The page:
By Virginia Bridges
The News & Observer (Raleigh, N.C.)
Many entrepreneurs work around the clock, sacrificing sleep to meet deadlines or finish proposals.
Some even believe tiredness demonstrates their commitment to their business, said Marie-Josée Shaar, author, founder and owner of Smarts and Stamina, a Raleigh company that offers wellness speeches and workshops, and continuing education for coaches and wellness professionals.
“When I hear someone brag about their sleep deprivation, I don’t conclude that they are busy, needed and successful,” Shaar said. “What I really think is that they are temporarily and reversibly mentally impaired, but too groggy to realize it.”
Here are Shaar’s edited comments on the importance of sleep.
Each night, most adults need between seven-and-a-half and eight-and-a-half hours of sleep, which helps the body perform a number of important physical and mental functions.
Sleep increases serotonin, the neurotransmitter that facilitates self-discipline, and increases dopamine, which makes us feel more energetic, capable and motivated to persevere when facing difficulties, Shaar said.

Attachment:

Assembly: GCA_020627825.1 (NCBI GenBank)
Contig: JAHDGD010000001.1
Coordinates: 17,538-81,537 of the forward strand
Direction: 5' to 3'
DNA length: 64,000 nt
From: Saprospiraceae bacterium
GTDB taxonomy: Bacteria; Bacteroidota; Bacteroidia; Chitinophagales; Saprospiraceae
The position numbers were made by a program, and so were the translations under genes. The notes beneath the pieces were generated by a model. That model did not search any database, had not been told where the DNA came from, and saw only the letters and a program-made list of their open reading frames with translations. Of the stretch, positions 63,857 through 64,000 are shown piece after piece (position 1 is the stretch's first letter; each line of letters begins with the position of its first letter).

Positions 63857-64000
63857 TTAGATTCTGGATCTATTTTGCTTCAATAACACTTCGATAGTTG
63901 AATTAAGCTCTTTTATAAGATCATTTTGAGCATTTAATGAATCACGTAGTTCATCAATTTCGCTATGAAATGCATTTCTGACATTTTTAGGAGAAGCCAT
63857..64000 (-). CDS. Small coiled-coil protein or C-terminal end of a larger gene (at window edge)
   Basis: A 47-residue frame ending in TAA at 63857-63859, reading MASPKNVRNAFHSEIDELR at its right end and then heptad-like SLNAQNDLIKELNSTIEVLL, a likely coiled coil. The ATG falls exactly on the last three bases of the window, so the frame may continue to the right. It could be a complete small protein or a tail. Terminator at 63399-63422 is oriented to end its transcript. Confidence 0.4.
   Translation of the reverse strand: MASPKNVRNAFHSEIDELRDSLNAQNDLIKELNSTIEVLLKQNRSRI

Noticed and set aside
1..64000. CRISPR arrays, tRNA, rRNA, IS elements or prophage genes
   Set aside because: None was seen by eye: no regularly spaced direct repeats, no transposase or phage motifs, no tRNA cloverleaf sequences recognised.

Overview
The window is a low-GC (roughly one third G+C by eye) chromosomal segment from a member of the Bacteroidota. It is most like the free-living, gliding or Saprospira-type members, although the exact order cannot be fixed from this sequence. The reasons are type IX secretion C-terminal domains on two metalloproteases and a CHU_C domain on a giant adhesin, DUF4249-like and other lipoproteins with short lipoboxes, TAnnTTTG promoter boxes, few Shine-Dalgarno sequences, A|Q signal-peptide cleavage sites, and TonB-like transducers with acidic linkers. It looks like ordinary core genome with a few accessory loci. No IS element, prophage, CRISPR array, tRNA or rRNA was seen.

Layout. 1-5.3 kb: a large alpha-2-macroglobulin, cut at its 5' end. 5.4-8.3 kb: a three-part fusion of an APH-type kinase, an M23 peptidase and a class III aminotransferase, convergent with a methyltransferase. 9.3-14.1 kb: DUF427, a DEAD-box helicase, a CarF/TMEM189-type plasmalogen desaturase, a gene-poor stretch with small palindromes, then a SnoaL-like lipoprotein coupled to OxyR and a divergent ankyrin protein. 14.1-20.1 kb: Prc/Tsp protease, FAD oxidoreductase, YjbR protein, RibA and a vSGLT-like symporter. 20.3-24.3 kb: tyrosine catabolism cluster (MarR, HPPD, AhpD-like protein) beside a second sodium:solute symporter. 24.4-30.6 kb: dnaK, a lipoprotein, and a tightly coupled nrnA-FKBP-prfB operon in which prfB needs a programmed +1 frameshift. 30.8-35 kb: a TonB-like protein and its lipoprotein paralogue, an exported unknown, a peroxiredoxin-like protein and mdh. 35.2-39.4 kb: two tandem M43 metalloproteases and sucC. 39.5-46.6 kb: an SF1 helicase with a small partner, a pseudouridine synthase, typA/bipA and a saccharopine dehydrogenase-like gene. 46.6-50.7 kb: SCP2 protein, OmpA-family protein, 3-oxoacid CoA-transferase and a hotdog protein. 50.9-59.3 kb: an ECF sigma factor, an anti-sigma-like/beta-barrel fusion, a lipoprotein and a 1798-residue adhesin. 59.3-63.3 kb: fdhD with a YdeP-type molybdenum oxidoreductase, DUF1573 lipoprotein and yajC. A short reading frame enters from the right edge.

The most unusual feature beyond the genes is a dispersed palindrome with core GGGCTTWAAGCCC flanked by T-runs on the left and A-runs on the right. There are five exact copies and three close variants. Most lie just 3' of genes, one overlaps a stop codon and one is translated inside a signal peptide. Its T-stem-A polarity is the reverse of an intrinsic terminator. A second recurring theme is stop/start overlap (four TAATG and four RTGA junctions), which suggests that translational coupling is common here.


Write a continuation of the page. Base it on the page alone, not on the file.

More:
Enough sleep leads to a decrease in cortisol, a stress hormone that can make business owners feel impatient and irritable, cause insomnia and high-sugar, high-fat food cravings.
The brain uses sleep time to consolidate the day’s learning and memories.
Sleep adequacy also impacts decision-making as it increases the ability to receive, process and act on information, Shaar said.
Those who are pulling all-nighters for the sake of important deadlines should consider taking a nap.
A 45-minute nap can give as much as an extra six hours of productive time, said Dr. William Dement, author of “The Promise of Sleep: A Pioneer in Sleep Medicine Explores the Vital Connection Between Health, Happiness, and a Good Night’s Sleep.”